Ahmad Shah Massoud : biography
Believing that an uprising against the Soviet-backed communists would be supported by the people, Massoud, on July 6, 1979, started an insurrection in the Panjshir, which initially failed. Massoud decided to avoid conventional confrontation with the larger government forces and to wage a guerrilla war. He subsequently took full control of Panjshir, pushing out Afghan communist troops. Oliver Roy writes that in the following period, Massoud’s "personal prestige and the efficiency of his military organisation persuaded many local commanders to come and learn from him."
Resistance against the Soviet Union (1979–1989)
Following the 1979 Soviet invasion and occupation of Afghanistan, Massoud devised a strategic plan for expelling the invaders and overthrowing the communist regime. The first task was to establish a popularly based resistance force that had the loyalty of the people. The second phase was "active defense" of the Panjshir stronghold, while carrying out asymmetric warfare. In the third phase, the "strategic offensive", Massoud’s forces would gain control of large parts of Northern Afghanistan. The fourth phase was the "general application" of Massoud’s principles to the whole country, and the defeat of the Afghan communist government.
From the start of the war, Massoud’s mujahideen attacked the occupying Soviet forces, ambushing Soviet and Afghan communist convoys travelling through the Salang Pass, and causing fuel shortages in Kabul. The Soviets mounted a series of offensives against the Panjshir. Between 1980 and 1985, these offensives were conducted twice a year. Despite engaging more men and hardware on each occasion, the Soviets were unable to defeat Massoud’s forces. In 1982, the Soviets began deploying major combat units in the Panjshir, numbering up to 30,000 men. Massoud pulled his troops back into subsidiary valleys, where they occupied fortified positions. When the Soviet columns advanced onto these positions, they fell into ambushes. When the Soviets withdrew, Afghan army garrisons took over their positions. Massoud and his mujahideen forces attacked and recaptured them one by one.Roy, p.199.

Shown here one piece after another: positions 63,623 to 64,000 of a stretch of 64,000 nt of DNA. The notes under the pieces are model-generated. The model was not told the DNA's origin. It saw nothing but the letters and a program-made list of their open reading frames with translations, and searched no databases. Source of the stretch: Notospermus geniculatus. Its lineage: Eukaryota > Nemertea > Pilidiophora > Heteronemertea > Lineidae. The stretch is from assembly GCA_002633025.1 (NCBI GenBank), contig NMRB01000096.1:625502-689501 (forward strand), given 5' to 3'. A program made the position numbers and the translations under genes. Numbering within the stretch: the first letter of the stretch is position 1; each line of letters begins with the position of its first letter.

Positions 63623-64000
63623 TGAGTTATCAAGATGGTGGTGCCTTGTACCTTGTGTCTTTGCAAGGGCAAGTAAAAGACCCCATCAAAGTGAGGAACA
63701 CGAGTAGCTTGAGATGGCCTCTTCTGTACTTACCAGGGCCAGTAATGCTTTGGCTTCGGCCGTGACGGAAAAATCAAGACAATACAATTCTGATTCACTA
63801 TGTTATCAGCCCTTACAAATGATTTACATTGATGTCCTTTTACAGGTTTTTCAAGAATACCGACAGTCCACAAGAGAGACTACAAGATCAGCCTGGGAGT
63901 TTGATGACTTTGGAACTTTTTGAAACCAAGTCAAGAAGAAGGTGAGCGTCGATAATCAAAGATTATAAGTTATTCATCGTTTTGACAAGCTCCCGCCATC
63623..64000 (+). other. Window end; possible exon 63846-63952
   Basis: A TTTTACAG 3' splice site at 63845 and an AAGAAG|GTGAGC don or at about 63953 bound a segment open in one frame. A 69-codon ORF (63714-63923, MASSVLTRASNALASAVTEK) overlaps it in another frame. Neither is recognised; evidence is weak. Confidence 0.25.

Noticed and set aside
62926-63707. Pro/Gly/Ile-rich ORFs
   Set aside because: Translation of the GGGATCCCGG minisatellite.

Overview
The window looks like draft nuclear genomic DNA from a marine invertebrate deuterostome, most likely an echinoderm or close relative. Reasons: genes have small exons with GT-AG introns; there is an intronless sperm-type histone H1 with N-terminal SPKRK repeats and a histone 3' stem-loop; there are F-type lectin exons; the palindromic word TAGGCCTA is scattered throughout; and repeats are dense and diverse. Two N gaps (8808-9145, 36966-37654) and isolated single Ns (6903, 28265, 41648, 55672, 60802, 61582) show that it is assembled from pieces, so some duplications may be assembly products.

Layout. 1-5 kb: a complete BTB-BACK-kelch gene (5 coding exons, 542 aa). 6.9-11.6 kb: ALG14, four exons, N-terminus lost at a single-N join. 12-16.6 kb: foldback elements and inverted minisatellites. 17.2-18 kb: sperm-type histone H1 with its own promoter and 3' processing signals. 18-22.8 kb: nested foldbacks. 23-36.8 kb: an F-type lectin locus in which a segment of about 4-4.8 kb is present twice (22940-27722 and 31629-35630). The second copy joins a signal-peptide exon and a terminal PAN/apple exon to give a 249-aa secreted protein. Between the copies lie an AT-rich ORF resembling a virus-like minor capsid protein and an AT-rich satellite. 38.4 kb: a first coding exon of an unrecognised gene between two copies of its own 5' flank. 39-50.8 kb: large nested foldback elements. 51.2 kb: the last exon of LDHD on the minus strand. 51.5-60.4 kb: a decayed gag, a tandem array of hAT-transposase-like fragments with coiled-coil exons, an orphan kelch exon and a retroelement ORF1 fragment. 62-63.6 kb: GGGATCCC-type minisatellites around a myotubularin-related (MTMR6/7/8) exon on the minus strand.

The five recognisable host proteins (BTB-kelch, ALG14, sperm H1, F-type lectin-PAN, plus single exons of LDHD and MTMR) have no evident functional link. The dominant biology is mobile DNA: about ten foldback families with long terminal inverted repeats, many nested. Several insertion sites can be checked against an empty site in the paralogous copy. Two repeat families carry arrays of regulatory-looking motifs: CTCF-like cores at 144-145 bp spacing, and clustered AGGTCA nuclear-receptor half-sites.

In 1983, the Soviets offered Massoud a temporary truce, which he accepted in order to rebuild his own forces and give the civilian population a break from Soviet attacks. He put the respite to good use. In this time he created the Shura-e Nazar (Supervisory Council), which subsequently united 130 commanders from 12 Afghan provinces in their fight against the Soviet army. This council existed outside the Peshawar parties, which were prone to internecine rivalry and bickering, and served to smooth out differences between resistance groups, due to political and ethnic divisions. It was the predecessor of what could have become a unified Islamic Afghan army.Barry, Michael (2002). Massoud, de l’islamisme à la liberté, p. 216. Paris: Audibert. ISBN 2-84749-002-7
Relations with the party headquarters in Peshawar were often strained, as Rabbani insisted on giving Massoud no more weapons and supplies than to other Jamiat commanders, even those who did little fighting. To compensate for this deficiency, Massoud relied on revenues drawn from exports of emeralds and lapis lazuli, that are traditionally exploited in Northern Afghanistan.
To organize support for the mujahideen, Massoud established an administrative system that enforced law and order (nazm) in areas under his control. The Panjshir was divided into 22 bases (qarargah) governed by a military commander and a civilian administrator, and each had a judge, a prosecutor and a public defender.Davies, L. Will; Shariat, Abdullah (2004). Fighting Masoud’s War, Melbourne: Lothian, p. 200. ISBN 0-7344-0590-1 Massoud’s policies were implemented by different committees: an economic committee was charged with funding the war effort. The health committee provided health services, assisted by volunteers from foreign humanitarian non-governmental organizations, such as Aide médicale internationale. An education committee was charged with the training of the military and administrative cadre. A culture committee and a judiciary committee were also created.Barry, p.194.